It may be silly to say, but eating what I grow. I mean, for me, I fell in love with food first and then I fell in love with farming. I think it’s such a powerful thing to be able to understand how your food is grown and help your food grow and then be able to enjoy it. I think there’s real power in a good family meal or having a meal with friends, and I love that farming is the start of all of that. That’s one of the biggest things for me, but then the other side of that is the impact, the positive impact, that farming can have, not just on people, but also on our earth and on our soil. That’s something I’ve been really excited to start digging into more with The Trustees, in our agroecology work and our soil health assessments.

What is your area of expertise?

I think I’m still figuring it out! I am already learning more about things like no-till and regenerative practices and I could see myself specializing in that. I also have a real soft spot for connecting back to what the land has been used for in the past and especially how indigenous peoples used this land. I do have visions of myself specializing in that when I go forward in some way.

In terms of going forward in your present role, you’re currently wearing a number of different hats, what do you see yourself focusing on?

The role didn’t exist before I came on board, so I’ve kind of been designing and tweaking it as I go. It’s morphing and changing, but I kind of see this role and some other roles on the management side as kind of being the metaphorical grout in the tiles of our team. Filling in gaps. Smoothing things over. Farming is constantly evolving, so it’s great to have someone on the team who can fill in, in various spaces as needed. Beyond that, I do really hope to help our team expand and ground ourselves in some of our values, especially in things like food access and enriching the experience for our staff and for our visitors as much as possible. That’s really the heart of what I see in this role, because the logistics is all about making everything run smoother and go better. That’s really what I hope to continue doing going forward.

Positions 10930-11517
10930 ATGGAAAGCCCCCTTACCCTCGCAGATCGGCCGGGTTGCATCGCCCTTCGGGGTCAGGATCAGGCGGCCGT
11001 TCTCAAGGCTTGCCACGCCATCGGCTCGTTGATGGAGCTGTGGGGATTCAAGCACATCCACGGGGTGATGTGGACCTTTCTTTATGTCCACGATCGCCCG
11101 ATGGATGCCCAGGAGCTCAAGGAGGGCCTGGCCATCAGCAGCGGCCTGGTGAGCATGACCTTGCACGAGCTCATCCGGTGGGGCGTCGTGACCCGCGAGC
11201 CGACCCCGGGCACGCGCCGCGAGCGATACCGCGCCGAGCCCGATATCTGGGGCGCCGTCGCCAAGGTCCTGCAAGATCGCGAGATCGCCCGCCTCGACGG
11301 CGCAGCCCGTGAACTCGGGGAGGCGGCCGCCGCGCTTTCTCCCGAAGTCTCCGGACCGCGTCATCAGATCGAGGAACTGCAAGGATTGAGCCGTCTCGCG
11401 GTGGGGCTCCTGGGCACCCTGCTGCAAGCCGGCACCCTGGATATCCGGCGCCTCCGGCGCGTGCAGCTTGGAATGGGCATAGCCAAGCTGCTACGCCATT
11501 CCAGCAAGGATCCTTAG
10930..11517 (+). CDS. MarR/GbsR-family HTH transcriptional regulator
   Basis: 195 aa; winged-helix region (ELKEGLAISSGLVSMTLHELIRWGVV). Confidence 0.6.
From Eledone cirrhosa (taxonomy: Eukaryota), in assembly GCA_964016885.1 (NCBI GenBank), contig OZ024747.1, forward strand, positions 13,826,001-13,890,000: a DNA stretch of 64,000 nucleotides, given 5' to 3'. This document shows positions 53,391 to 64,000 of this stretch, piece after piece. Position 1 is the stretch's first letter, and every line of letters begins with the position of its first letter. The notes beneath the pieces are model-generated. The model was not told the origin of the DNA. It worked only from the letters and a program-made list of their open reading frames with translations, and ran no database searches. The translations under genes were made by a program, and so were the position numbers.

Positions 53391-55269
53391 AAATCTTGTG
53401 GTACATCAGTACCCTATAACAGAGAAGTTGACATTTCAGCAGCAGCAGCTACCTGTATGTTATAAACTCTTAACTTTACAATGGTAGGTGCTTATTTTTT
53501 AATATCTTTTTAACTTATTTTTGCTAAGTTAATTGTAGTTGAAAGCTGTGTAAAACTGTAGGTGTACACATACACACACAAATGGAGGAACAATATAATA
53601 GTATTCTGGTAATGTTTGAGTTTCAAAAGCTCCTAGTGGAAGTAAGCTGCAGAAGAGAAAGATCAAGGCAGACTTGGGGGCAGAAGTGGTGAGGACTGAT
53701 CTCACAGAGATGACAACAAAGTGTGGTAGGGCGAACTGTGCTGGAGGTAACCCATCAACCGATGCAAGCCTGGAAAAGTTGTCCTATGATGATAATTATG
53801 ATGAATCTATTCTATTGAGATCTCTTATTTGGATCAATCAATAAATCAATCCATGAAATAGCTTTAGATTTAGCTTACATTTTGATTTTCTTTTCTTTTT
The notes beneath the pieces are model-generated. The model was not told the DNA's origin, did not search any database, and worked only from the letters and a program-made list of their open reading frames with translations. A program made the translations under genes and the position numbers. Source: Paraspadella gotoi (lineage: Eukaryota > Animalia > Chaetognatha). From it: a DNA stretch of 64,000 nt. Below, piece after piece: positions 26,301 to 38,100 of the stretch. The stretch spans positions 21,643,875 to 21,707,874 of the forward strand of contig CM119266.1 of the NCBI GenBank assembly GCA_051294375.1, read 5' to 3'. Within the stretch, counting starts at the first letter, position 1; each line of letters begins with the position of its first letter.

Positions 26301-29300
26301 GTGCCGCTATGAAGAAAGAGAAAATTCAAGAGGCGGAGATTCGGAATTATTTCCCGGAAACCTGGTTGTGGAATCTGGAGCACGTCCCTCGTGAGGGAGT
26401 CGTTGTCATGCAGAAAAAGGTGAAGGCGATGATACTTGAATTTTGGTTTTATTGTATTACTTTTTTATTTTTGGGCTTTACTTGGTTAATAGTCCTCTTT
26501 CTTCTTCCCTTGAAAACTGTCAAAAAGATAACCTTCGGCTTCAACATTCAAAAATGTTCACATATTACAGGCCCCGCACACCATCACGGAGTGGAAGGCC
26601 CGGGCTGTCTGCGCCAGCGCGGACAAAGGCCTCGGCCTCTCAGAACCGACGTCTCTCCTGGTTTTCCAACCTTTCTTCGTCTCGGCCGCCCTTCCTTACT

What’s the most challenging and exciting part of that?

I think the sheer size of The Trustees is incredibly challenging and equally exciting, there’s so much opportunity for collaboration across teams. It’s really rewarding when you get to work with people who have a specialty in conservation or historical preservation of artwork or a myriad of other things happening in this organization, and find ways that we can connect all of these very different bodies of work. I think that’s so exciting and rare. Another thing I’m really excited about is this work we’re doing in agroecology and soil health. As an organization, we’re set up in a very unique way that allows us to take more risks and use our land to learn a little bit more about how to best take care of it, which is something that not all farm properties can do. I think it’s really powerful that we are taking this on as a priority, understanding our land better and how to actually take these practices from a sustainable platform and make them regenerative and ecologically balanced.